Mon Mar 25, 2019, 04:23 PM

2. if they took and passed the classes no degree revoking. but payback $$, fine nt

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Response to msongs (Reply #2)

Mon Mar 25, 2019, 04:27 PM

3. I understand your point, but they cheated to get into those classes

and I suspect that if they had to cheat to get into the University, they likely found "workarounds" for such pesky things as classes. Certainly a fair and impartial investigation should first take place, but if found to have entered the University by inappropriate means then they could not have taken the classes and those degrees should be voided along with their credit hours so as not to be transferrable.

My opinion.

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Response to Sherman A1 (Reply #3)

Mon Mar 25, 2019, 04:31 PM

4. It's the ONLY way people learn

For everyone who cheated to get in, there's a kid who worked their ass off and DID NOT get in..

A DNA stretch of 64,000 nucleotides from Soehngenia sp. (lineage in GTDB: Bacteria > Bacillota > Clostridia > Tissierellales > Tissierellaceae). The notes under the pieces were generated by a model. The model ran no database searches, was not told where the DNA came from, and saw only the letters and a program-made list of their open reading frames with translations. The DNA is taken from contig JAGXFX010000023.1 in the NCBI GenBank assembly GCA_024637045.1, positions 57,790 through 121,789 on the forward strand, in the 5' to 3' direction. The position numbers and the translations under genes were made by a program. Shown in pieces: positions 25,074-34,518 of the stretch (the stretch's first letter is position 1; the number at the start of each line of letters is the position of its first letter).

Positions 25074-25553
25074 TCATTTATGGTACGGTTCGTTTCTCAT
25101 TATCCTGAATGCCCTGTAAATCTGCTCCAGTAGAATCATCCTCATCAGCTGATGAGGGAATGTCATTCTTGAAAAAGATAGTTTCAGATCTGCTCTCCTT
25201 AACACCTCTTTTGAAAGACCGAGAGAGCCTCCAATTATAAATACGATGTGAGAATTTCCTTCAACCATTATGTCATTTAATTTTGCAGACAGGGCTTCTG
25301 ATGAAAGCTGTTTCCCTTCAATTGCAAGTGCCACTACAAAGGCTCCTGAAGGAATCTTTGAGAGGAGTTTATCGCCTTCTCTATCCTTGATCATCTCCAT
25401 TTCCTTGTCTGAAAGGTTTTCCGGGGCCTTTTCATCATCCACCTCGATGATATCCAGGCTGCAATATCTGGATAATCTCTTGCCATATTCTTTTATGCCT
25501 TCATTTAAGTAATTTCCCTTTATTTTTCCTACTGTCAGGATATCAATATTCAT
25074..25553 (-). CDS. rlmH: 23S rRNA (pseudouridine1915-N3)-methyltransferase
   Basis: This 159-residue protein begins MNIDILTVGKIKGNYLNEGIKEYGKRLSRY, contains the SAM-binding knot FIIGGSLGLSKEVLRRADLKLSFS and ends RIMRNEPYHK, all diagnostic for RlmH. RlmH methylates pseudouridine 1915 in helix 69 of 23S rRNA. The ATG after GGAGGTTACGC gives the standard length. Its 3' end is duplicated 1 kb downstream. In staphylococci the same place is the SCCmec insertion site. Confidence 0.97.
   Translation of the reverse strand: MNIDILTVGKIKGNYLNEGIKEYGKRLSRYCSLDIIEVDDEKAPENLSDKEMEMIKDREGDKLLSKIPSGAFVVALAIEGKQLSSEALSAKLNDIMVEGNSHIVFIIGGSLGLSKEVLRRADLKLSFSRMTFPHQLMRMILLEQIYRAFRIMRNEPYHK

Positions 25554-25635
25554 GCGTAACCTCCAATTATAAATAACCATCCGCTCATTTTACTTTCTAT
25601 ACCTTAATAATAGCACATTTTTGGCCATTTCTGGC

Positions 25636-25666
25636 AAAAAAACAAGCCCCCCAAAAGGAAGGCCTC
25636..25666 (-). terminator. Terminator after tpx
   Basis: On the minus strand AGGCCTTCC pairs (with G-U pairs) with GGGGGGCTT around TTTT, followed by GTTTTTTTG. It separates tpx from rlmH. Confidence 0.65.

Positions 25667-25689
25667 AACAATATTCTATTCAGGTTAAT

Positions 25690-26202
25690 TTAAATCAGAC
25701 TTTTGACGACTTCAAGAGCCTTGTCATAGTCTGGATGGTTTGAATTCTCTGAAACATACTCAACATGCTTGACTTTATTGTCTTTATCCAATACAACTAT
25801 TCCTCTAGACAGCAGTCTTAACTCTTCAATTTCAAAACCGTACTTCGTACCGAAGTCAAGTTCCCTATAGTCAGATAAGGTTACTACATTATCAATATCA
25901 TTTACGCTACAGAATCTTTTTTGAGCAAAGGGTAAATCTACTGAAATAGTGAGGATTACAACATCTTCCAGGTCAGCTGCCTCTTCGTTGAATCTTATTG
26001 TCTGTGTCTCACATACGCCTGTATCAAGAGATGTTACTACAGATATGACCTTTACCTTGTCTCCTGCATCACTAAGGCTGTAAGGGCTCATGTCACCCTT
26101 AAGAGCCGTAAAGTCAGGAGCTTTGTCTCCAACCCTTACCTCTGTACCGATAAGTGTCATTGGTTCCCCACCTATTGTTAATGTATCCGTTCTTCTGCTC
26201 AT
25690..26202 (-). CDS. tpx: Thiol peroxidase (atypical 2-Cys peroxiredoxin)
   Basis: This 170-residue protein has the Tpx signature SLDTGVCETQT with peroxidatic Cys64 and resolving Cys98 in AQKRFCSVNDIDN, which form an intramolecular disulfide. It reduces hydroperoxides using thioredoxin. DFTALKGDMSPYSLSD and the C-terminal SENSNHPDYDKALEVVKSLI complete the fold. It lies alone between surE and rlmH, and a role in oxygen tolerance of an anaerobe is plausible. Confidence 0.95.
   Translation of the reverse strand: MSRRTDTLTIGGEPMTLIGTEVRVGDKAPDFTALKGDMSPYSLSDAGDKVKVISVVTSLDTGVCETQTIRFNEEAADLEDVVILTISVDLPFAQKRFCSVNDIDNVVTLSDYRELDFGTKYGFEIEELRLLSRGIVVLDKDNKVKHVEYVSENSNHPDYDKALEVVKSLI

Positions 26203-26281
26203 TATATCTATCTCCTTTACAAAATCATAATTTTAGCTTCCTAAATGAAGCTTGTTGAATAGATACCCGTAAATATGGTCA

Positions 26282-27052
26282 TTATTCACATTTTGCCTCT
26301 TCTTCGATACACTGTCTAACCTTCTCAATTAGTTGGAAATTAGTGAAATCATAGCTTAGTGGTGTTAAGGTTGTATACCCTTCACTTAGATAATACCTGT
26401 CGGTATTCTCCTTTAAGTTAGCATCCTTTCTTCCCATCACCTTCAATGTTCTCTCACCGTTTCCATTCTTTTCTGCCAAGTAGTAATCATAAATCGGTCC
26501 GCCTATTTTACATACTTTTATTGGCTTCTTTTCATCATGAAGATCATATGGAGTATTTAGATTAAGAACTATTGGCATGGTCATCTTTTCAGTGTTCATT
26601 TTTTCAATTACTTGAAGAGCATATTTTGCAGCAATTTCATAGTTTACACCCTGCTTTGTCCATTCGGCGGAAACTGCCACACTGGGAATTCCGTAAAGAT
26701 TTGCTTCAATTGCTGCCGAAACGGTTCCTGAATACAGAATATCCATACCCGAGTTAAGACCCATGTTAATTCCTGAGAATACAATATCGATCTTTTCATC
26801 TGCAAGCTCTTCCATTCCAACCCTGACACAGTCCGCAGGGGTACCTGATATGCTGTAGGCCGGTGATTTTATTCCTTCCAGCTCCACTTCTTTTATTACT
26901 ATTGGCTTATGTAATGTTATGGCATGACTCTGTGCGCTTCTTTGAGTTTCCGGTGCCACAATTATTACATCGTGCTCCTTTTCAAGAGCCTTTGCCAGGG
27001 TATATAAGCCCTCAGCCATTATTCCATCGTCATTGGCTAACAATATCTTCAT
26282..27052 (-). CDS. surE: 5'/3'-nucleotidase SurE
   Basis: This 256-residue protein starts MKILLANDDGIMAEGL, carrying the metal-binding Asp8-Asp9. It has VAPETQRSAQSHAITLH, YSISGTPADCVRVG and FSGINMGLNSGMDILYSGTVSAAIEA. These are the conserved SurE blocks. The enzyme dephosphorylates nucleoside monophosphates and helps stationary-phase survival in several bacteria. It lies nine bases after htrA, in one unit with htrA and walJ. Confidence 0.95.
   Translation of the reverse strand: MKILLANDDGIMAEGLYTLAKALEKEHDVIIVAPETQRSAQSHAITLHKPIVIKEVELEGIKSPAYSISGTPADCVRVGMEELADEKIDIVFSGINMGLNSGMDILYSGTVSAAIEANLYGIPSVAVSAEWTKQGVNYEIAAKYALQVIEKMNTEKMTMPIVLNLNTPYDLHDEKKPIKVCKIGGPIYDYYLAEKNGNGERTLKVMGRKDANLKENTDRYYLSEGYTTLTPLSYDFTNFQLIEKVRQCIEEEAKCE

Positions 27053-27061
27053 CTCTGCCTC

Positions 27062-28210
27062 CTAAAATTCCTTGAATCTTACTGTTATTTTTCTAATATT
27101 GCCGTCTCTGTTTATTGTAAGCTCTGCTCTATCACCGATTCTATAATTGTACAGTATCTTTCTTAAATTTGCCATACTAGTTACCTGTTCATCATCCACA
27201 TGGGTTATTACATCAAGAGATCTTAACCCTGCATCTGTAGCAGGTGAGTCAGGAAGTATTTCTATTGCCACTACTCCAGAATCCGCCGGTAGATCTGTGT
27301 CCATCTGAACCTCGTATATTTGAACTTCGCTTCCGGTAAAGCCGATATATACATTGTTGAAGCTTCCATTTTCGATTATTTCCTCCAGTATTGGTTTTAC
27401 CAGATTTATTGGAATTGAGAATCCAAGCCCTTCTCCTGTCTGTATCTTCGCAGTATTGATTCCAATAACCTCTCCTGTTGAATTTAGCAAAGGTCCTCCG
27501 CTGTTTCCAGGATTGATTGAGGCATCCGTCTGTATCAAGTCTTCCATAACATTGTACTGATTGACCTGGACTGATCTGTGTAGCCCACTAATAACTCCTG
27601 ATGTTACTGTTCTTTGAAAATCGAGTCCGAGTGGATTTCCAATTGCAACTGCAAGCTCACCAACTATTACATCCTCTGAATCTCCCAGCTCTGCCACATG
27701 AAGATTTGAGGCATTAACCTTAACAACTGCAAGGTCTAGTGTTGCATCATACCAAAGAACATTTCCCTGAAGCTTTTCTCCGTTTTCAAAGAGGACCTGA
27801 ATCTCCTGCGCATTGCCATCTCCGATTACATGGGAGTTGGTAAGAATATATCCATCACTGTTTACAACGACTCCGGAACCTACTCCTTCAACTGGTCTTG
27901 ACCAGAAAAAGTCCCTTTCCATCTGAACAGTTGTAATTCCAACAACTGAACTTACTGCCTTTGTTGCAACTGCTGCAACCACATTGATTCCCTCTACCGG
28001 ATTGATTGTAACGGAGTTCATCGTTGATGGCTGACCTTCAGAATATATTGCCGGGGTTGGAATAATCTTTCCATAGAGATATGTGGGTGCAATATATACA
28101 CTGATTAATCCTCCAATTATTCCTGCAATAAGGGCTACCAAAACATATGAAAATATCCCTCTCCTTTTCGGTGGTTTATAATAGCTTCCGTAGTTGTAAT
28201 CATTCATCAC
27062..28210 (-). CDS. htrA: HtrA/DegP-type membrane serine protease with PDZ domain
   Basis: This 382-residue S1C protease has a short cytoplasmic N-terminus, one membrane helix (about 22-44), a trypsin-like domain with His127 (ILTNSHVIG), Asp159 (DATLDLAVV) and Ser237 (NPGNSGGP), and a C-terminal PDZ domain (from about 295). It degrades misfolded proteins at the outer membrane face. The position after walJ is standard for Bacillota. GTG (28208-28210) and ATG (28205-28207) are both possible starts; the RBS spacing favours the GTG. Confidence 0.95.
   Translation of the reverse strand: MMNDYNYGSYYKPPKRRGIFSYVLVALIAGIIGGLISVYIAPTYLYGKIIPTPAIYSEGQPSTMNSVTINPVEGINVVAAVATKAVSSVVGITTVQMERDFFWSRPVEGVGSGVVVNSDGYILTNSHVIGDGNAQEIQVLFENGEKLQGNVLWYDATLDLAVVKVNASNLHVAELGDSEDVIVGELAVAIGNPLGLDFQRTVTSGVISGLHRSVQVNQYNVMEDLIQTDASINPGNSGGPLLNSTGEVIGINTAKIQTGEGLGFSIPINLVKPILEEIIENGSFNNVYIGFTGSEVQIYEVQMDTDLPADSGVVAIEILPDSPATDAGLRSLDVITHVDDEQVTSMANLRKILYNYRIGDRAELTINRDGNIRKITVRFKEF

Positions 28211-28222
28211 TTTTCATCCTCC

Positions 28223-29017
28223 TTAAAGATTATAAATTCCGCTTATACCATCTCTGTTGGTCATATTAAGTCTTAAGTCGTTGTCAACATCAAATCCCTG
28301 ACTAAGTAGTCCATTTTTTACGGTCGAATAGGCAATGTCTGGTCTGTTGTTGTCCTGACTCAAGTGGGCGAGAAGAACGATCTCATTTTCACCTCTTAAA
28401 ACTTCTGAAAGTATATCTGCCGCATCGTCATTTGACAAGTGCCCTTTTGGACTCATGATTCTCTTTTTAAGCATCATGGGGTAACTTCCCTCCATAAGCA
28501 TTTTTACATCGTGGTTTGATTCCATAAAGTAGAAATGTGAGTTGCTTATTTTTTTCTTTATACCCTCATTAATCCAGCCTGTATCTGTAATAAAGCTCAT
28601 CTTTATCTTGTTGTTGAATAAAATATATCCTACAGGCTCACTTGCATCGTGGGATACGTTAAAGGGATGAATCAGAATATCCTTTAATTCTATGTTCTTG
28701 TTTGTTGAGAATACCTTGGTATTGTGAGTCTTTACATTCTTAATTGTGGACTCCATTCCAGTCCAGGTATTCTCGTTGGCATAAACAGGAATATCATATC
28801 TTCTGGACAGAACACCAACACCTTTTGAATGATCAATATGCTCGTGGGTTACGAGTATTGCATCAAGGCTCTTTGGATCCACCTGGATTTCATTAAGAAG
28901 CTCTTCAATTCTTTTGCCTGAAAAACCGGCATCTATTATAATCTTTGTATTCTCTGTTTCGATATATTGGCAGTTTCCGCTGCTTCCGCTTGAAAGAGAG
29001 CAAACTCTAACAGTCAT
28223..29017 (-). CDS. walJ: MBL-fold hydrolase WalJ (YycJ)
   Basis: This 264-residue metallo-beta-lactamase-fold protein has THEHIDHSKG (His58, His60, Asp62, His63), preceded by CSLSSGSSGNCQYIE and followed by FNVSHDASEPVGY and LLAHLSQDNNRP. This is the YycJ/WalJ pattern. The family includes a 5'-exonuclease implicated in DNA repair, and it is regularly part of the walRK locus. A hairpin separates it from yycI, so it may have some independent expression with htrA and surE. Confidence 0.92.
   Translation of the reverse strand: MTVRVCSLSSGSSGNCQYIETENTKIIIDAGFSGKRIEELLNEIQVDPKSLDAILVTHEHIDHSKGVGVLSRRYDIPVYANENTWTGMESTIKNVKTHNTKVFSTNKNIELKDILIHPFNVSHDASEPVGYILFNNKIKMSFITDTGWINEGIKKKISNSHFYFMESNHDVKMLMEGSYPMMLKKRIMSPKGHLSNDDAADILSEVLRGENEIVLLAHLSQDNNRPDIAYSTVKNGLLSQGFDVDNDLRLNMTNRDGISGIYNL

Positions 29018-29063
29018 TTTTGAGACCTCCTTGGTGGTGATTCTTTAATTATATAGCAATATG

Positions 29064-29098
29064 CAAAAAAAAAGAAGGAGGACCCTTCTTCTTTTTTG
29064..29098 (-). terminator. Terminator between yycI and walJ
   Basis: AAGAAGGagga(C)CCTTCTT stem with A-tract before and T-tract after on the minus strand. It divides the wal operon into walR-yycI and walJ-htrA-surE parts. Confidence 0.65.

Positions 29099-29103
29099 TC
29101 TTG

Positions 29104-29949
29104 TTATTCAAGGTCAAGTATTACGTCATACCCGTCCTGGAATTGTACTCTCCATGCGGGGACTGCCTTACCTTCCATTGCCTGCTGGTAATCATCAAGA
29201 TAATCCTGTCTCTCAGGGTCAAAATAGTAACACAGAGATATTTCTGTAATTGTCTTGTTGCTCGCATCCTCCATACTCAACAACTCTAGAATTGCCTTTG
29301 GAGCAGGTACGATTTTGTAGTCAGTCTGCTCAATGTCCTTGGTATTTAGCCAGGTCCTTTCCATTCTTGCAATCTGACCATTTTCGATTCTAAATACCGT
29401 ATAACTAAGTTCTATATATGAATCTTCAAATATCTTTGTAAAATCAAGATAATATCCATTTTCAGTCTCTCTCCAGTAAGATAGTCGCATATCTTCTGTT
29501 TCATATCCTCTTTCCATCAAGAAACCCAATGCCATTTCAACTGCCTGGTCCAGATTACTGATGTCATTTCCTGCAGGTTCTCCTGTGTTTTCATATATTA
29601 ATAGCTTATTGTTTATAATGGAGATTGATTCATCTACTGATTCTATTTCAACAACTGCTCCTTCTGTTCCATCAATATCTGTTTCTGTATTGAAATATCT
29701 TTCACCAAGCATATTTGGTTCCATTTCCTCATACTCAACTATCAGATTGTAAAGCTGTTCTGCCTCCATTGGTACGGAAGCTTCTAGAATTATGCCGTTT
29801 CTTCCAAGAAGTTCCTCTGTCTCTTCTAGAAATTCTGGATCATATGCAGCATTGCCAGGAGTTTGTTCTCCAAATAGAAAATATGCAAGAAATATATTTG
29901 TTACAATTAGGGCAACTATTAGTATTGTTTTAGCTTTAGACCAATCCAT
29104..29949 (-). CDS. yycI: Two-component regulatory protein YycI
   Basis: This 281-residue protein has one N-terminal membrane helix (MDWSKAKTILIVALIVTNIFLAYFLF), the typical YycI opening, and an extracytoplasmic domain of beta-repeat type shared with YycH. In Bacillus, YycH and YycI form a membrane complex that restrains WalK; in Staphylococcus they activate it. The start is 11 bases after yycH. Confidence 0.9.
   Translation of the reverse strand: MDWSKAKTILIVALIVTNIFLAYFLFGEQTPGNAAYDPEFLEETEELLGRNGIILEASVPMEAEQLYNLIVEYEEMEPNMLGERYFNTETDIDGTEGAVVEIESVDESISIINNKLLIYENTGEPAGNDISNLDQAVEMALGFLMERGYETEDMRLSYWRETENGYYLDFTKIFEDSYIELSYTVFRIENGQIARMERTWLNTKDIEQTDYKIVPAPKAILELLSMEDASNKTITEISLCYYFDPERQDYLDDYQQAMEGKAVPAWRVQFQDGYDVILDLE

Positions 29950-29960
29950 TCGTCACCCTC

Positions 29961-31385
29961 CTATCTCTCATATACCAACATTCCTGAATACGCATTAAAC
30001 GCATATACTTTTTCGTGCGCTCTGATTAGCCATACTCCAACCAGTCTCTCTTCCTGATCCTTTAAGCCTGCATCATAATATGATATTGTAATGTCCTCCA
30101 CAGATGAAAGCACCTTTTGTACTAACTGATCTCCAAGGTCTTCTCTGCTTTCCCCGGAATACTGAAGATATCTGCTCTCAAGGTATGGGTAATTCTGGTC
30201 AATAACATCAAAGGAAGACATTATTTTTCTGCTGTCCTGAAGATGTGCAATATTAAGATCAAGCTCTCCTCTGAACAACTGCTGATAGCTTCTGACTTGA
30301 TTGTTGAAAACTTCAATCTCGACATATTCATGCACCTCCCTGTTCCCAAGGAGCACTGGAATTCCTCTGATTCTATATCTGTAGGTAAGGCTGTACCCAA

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Response to Sherman A1 (Reply #3)

Tue Mar 26, 2019, 07:17 PM

26. +1

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Response to msongs (Reply #2)

Mon Mar 25, 2019, 05:44 PM

8. I don't believe most of these students received scholarships.

So there would not be money to pay back. Rememer - by and large - these were students whose parents made hefty donations to get them admitted. They were not generally looking for a free ride. They just didn't have the credentials to get in on their own.

The point is that their easy admission ride came at the expense of a student who was not admitted.

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Response to Ms. Toad (Reply #8)

Tue Mar 26, 2019, 07:18 PM

27. Or the brains and the G.P.A. that other kids broke their backs for.

No mercy for self inflicted wounds, they KneW they weren't on the rowing team etc.

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Response to SoCalDem (Original post)

Mon Mar 25, 2019, 04:51 PM

5. USC is really shitting bricks about their public image...

Even Stanford and Yale aren't going this far?

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Response to Blue_Tires (Reply #5)